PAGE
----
The Solution: Unite Rather Than Divide – To counter a boss that is a divider, simply do the opposite: unite your coworkers and strengthen the team — it’s the old safety in numbers theory. If the team is stronger, happier and more productive working with you than with the boss, you will gain some power. Set an example by being a dedicated team member or empathetic team leader, helpful to everyone, even if it appears that one or more of the team is working against you. You can be a bridge over troubled waters without being a doormat. Be firm, but also be pleasant and professional. Give credit to others when and where it is due — including to your boss — but don’t be afraid to take credit yourself when appropriate. Don’t take the bait if the boss tries to pit a coworker against you or vice versa. Stay one step ahead in your strategy, and stay away from the drama and above the fray.

The Problem: Narcissism – Being self-aware means knowing your strengths and weaknesses, admitting mistakes, accepting responsibility for your own and your subordinates’ errors, and making the effort to correct and improve. The narcissist, however, believes that she is superior to and more valuable than all others and thus cherishes and protects herself over her team members, company and industry. Such a manager routinely fails to take responsibility for her shortcomings and is quick to criticize and blame others. She lacks empathy and sensitivity and will grab credit for others’ ideas and achievements without batting an eyelash. She craves constant attention and praise and thrives on goading, shaming, embarrassing and humiliating others. But underneath all the swagger lies a delicate ego and thin skin that cannot take a whisper of criticism or judgment. The narcissistic boss is unable to lead, influence or motivate; rather she will use intimidation, fear and bullying as the tools of her trade. It should, therefore, come as no surprise that narcissism is considered to be a mental disorder closely associated with sociopathy.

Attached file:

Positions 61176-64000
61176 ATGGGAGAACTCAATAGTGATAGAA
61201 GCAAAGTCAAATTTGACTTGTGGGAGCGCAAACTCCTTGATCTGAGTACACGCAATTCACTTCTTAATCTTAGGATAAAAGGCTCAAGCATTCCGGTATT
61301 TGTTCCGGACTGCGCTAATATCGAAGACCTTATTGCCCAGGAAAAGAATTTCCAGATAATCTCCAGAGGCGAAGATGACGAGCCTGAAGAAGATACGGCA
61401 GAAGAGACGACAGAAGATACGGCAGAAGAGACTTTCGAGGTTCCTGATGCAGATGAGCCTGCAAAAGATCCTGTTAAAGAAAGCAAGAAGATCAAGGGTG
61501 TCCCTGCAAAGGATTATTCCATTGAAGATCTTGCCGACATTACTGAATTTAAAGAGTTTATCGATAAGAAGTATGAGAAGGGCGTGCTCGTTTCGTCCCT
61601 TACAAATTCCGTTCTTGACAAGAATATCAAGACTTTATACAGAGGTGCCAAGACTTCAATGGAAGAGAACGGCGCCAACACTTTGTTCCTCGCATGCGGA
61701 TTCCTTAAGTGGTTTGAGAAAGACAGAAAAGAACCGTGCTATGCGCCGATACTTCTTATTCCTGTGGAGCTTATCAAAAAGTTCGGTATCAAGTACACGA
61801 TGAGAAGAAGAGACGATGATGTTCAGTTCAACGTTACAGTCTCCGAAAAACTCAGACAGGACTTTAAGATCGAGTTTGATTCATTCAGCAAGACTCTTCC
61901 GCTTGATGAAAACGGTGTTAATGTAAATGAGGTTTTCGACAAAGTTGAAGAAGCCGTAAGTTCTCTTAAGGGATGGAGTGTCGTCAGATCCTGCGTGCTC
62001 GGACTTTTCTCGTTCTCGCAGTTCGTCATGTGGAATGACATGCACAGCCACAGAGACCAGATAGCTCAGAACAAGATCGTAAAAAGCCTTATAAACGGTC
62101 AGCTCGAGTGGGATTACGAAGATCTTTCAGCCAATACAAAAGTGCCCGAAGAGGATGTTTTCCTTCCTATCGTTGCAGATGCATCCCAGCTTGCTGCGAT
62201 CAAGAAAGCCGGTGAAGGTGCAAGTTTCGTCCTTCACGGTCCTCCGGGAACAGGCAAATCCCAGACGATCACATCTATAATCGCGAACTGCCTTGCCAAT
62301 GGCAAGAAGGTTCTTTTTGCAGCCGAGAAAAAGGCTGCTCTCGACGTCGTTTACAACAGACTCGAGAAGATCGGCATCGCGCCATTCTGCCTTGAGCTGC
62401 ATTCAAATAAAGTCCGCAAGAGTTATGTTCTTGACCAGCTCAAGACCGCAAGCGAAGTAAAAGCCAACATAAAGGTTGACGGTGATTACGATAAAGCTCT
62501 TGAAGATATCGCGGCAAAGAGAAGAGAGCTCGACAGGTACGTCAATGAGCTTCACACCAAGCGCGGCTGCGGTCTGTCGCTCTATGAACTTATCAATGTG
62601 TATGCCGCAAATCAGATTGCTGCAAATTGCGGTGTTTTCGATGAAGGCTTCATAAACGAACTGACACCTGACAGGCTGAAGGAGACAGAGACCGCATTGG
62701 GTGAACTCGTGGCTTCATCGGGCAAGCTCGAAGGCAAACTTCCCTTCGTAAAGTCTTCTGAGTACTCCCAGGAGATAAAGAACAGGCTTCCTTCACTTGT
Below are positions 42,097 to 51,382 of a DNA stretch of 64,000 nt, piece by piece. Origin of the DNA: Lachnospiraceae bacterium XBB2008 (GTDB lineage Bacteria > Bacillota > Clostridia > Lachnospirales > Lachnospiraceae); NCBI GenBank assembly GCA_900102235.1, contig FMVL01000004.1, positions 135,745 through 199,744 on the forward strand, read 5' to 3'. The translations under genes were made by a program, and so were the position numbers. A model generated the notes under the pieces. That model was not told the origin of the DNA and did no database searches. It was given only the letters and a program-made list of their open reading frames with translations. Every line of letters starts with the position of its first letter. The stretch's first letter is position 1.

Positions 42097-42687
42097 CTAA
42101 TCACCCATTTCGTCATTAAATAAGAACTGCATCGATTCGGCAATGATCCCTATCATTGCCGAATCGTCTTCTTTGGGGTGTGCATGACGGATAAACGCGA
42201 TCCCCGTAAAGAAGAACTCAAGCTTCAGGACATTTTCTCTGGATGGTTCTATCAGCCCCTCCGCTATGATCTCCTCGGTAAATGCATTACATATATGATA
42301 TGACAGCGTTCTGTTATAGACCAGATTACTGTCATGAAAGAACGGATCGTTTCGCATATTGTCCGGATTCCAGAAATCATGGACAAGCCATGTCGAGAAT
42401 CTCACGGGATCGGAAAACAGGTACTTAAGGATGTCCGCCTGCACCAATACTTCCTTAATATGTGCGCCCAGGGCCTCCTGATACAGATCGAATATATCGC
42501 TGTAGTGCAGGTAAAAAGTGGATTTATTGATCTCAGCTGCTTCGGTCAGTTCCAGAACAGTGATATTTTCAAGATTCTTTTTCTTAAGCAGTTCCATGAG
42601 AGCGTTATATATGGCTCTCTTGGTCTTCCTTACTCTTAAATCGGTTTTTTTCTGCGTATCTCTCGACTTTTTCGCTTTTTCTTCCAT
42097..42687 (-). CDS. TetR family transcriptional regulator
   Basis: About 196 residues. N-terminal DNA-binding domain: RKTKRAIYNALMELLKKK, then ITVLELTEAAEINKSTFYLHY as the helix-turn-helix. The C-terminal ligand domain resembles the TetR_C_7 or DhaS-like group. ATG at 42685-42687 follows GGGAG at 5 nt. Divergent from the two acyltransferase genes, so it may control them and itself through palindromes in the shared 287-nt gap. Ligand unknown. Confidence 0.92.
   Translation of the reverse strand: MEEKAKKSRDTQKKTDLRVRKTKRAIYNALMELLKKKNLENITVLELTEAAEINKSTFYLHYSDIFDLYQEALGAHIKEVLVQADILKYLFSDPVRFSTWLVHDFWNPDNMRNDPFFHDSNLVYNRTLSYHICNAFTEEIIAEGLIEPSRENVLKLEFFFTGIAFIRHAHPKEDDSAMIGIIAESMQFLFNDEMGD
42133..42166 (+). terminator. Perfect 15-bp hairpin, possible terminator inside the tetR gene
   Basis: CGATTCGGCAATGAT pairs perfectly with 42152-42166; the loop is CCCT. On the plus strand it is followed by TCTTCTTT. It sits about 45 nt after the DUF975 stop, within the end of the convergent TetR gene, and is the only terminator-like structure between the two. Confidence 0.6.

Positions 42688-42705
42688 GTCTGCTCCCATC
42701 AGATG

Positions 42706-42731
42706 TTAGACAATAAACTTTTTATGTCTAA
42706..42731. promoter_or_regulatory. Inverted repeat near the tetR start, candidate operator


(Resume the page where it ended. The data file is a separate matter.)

The Solution: Stay Calm and Carry On – You have your short- and long-term job and career goals to manage. Viewing your narcissistic boss as merely an obstacle to work around or remove from your path can put coping with her in perspective. Remaining calm when you are under attack will remove some of her power and provide you with increased control. Respond to unreasonable criticism or accusations with a cool head and cold facts. I like the techniques offered by Clinical Psychotherapist Karen Arluck in this Forbes article; among them, setting boundaries is extremely important. When the boss’s behavior becomes intolerable — such as if she crosses certain lines or engages in clear illegal or unethical actions then it’s time to take a stand.  And I repeat: remain calm — never lose your cool or control. The times I have lost my cool it felt so satisfying and in some cases even heroic; other times I maintained my cool, control and dignity. Overall, the latter approach usually produced better outcomes.